The S&P 500 dropped 2.5% on Friday while the yield on the 10-year Treasury note rose to 1.67%, the highest since June. You'll have to excuse us if we're unimpressed.
The increase in yields will probably continue, but not for the reason most investors think. Yes, the market's odds of the Federal Reserve raising rates in 2016 increased late last week, as did the odds of a rate hike this month, but the shift in the odds wasn't huge. Federal funds futures put the chances of at least one hike by December at 60% on Friday, versus 52% on Wednesday. Meanwhile, the odds of a hike in September rose to 30% from 22%. No great change.
Whether or not the Fed moves in September or December or both, long-term yields should move higher because nominal GDP growth – real GDP growth plus inflation – is up at a 3.3% annual rate in the past two years. It's even up at a 2.7% annual rate since late 2007, and that includes the drop in nominal GDP back during the panic of 2008. These figures suggest longer-term yields should be much higher than they've been.
Although some analysts say US yields can't rise much given low and even negative long-term interest rates in other countries, this ignores the influence of exchange rates on expected returns. At present, exchange rate forwards suggest investors think the yen and euro will appreciate versus the US dollar by about 2.2% and 1.8% per year, respectively, over the next ten years. In that environment, a 10-year Treasury offering 1.67% in dollars isn't necessarily a better investment than a 10-year Japanese note offering -0.02% or a German note at 0.01%. The US yield is obviously higher, but currency-adjusted returns are worse.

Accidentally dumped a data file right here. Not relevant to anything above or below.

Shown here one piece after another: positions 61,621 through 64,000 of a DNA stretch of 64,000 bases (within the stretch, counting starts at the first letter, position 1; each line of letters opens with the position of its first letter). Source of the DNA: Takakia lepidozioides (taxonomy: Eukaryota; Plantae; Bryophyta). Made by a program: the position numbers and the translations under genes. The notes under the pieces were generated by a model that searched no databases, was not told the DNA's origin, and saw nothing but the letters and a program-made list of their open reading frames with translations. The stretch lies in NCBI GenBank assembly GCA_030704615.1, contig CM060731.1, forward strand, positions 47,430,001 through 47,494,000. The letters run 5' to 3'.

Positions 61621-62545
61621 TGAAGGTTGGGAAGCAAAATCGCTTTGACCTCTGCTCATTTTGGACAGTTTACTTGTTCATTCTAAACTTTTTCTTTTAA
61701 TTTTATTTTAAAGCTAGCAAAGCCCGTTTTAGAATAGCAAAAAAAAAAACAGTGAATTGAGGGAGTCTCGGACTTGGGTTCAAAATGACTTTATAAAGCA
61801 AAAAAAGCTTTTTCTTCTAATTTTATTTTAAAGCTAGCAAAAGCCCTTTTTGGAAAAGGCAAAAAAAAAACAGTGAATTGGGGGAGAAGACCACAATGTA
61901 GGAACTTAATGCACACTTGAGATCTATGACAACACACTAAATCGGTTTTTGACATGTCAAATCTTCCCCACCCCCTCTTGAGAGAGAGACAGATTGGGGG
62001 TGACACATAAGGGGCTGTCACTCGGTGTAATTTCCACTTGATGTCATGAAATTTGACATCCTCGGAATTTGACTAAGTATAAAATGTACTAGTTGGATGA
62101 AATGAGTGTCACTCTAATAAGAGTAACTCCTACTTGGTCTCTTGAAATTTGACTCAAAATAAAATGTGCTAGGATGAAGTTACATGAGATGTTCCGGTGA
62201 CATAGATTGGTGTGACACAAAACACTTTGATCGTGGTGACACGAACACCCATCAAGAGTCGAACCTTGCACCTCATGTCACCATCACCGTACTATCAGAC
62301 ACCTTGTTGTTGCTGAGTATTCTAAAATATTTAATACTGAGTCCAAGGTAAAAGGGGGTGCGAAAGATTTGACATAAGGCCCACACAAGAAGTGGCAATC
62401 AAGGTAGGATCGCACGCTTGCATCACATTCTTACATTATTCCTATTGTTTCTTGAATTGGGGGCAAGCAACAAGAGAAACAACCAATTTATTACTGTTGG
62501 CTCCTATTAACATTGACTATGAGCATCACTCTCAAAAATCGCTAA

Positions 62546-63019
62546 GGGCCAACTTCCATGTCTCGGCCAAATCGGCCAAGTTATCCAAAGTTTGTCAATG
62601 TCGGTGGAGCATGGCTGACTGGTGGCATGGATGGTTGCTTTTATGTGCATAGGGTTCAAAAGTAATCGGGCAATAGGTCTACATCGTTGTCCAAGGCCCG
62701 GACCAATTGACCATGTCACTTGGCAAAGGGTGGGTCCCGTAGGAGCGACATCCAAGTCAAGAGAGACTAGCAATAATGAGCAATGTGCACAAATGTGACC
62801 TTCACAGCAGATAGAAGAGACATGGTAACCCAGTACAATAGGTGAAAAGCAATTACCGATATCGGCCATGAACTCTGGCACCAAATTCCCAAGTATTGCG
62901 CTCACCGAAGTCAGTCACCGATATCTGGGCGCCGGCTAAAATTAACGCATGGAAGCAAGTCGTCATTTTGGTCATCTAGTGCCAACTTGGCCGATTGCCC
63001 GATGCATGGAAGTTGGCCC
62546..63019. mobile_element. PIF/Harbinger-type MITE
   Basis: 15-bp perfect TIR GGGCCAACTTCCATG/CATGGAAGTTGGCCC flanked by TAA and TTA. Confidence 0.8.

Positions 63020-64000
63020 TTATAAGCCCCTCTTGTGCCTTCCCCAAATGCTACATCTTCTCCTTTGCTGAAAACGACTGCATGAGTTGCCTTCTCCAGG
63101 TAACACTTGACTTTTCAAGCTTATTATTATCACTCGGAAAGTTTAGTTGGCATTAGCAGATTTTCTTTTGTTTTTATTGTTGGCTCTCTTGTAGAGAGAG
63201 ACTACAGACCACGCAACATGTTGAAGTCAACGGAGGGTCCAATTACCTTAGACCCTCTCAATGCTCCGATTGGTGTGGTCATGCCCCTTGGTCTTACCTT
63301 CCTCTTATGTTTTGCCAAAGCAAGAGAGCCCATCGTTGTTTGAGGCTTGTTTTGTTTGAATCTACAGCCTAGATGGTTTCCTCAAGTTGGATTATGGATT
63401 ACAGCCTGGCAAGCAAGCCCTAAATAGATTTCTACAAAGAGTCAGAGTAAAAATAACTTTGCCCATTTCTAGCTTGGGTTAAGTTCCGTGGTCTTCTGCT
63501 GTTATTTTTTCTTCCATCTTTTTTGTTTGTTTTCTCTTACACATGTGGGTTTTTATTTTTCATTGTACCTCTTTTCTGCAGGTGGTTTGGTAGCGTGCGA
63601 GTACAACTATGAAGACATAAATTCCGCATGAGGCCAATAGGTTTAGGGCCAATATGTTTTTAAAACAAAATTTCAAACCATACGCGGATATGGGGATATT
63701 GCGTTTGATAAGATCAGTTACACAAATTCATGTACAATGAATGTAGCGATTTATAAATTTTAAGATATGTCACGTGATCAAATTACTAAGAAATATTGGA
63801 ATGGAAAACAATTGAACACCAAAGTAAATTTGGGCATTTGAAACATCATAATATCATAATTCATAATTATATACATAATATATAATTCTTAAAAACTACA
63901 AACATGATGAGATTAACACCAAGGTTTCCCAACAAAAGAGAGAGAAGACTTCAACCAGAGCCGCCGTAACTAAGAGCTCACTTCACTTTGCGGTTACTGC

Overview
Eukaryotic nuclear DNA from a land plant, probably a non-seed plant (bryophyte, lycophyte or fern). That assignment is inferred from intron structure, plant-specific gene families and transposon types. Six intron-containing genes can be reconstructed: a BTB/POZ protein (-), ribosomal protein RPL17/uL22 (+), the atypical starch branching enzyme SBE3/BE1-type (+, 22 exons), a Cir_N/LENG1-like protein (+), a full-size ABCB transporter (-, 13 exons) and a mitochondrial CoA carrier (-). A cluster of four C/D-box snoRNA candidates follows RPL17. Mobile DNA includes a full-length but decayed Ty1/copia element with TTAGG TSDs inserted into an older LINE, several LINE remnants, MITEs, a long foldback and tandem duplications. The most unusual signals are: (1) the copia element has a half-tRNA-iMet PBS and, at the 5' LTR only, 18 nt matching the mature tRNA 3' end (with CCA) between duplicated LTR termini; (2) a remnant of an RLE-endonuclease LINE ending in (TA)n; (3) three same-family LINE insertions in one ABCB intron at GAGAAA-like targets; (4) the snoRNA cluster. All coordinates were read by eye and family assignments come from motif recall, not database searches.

And despite equities falling sharply on Friday, we think the Fed hiking rates is a reason to buy stocks, not sell. The Fed is only going to raise rates if they think the economic recovery is sustainable and our model of equity prices suggests stocks would be undervalued even if the 10-year were 3.5%.
A recession would certainly be a reason to sell stocks, but we don't see one anywhere in sight. Monetary policy is loose and will still be loose even if the Fed raises rates twice this year, tax rates have room to drop but are relatively low by historical standards, and free trade is not yet in retreat. In addition, the housing recovery has much further to go and consumers' financial position is much improved from a decade ago.
Focusing on fundamentals rather than headlines lets investors cut through the weekly bombardment of economic and financial stories, the vast majority of which they should rightfully ignore. Those fundamentals tell us thatFriday's market move was half right. In the weeks ahead, expect a rebound in stocks while yields move up some more.
This information contains forward-looking statements about various economic trends and strategies. You are cautioned that such forward-looking statements are subject to significant business, economic and competitive uncertainties and actual results could be materially different. There are no guarantees associated with any forecast and the opinions stated here are subject to change at any time and are the opinion of the individual strategist. Data comes from the following sources: Census Bureau, Bureau of Labor Statistics, Bureau of Economic Analysis, the Federal Reserve Board, and Haver Analytics. Data is taken from sources generally believed to be reliable but no guarantee is given to its accuracy.